With millions of parents across the UK sitting on their sofas with their daughters (and sons) the door will get flung open to discussions on how body image and self-esteem can play a decisive role. Giving young people the chance to open up to their parents and guardians, was a master-stroke from the Emmerdale team. Often those hugely sensitive topics surrounding young people like body image and bullying often get converted but not in a character as young as April. Bullying is a huge problem and offering this perspective was of huge value.
The emotional blows kept in coming but none as massive as the big bombshell that came hot on the heals of the phone call Charity Dingle took yesterday that sent viewers off on a massive investigation Inspector Clouseau would be proud of.
The road Charity travelled ended in heartbreak as Lisa Dingle (Jane Cox) made her return but with the news, she has a health condition that will take her life. It was amazing to see Jane’s return and in such a high profile episode it deserved.
Those tender moments of Lisa struggling to cope with the impact her death will have cut to the core. Expertly played by Jane and Emma, it sets up a huge storyline for the entire Dingle clan, almost a changing of the potential guard between one Dingle to another of the matriarchal role.
Shock number two was Amy Wyatt’s (Natalie Ann Jamieson) return to the village, booking a flight as soon as she got home, even making it back before Kerry Wyatt (Laura Norton) signalling an all out custody war with Cain Dingle (Jeff Hordley) over Kyle Winchester (Huey Quinn).
This strikes at the very heart of parenthood where mothers and fathers fight for their children. Given Amy’s absence from the village this was a story about a mother wanting to essentially be a mother, choosing to take responsibility for her child and trying to protect them from harm. Trying to be a better mother or do what was right! Women will feel emotionally connected to Amy’s struggle and the questions it raised, and will continue to raise, will be profound.
The underlining and huge take-away from this episode will be the overriding sense of women supporting women through their respective struggles. Important in a day and age where it’s ever increasing in need, where young can support old and visa versa. Where communities come together in support no matter if it’s through joy or grief. It’s such an important message to send and Maxine’s script captured the unbreakable sisterhood women can and do have.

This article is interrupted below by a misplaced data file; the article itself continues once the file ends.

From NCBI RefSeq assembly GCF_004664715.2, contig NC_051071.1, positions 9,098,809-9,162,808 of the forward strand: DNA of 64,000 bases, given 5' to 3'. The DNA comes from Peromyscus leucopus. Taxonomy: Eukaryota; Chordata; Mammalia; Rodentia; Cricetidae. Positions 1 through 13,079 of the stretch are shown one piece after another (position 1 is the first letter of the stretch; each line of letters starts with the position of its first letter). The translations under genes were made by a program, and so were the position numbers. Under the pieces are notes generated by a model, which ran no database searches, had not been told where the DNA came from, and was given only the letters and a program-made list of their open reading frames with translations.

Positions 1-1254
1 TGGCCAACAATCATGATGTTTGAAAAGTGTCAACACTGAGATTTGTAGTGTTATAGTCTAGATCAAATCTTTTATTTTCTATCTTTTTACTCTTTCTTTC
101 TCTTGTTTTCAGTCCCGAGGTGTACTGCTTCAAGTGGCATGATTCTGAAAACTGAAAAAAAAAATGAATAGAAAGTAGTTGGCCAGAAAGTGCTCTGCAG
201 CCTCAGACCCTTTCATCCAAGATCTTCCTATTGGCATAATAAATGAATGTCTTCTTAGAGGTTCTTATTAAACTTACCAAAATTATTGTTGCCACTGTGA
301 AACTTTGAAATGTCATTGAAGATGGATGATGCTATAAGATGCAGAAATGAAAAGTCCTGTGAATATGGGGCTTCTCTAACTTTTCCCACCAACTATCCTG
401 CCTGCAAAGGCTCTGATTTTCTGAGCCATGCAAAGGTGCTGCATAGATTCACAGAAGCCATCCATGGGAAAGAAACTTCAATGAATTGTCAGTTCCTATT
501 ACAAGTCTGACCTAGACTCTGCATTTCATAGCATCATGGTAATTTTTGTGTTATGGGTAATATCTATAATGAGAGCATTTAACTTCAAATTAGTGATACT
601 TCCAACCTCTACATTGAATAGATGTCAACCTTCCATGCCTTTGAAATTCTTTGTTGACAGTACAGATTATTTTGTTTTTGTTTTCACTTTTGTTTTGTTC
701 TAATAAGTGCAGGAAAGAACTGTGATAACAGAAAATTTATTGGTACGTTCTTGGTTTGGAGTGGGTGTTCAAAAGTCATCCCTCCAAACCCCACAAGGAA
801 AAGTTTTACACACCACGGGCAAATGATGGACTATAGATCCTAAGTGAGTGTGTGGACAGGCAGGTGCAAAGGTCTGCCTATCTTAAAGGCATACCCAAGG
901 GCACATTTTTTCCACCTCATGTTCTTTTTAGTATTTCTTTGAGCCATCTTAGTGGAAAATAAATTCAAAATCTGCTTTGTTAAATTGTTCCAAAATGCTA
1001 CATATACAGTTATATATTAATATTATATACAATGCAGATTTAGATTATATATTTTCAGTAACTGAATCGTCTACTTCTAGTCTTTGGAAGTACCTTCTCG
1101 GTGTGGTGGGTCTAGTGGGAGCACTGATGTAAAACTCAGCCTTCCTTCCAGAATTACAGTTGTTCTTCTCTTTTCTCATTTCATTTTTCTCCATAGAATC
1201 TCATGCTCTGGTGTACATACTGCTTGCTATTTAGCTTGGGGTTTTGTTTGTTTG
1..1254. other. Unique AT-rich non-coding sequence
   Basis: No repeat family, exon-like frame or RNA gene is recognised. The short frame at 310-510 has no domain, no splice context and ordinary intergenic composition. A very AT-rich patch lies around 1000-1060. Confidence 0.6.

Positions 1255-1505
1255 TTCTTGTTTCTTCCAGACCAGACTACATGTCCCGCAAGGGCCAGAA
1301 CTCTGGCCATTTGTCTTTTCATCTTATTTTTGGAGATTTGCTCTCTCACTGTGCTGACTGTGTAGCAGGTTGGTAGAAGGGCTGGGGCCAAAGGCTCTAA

Viewers have been calling for a greater sense of community from Emmerdale, with more joined up thinking tonight’s episode did this. Sarah Kendell’s direction was fabulous, pitching the scenes perfectly whilst offering dynamic framing, settings and closeness to fully draw viewers in. Interweaving narration with key points was sublimely done.
Producer Kate Brooks said of the episode before transmission: “Our International Women’s Day episode is not only a celebration of women in the broadest sense of the word, but also a showcase for the female talent we have in the television industry. We wanted the episode to be character driven and story led, exploring all aspects of what it’s like to be a woman in 2019.”
Broadly the episode fulfilled that vision demonstrating the broad spectrum of issues for women. From April’s struggles to wise words from Diane as she identified with Rhona’s concerns, heartfelt moments that truly connected across all ages. Even if it seemed at times characters were thrown together the moments shared and lessons learned were vital. Showcasing the immense talent of all the creative team and crew in the process, creatives must be duly proud.
To those who said they would boycott the episode – that’s a great shame, you missed an absolute belter!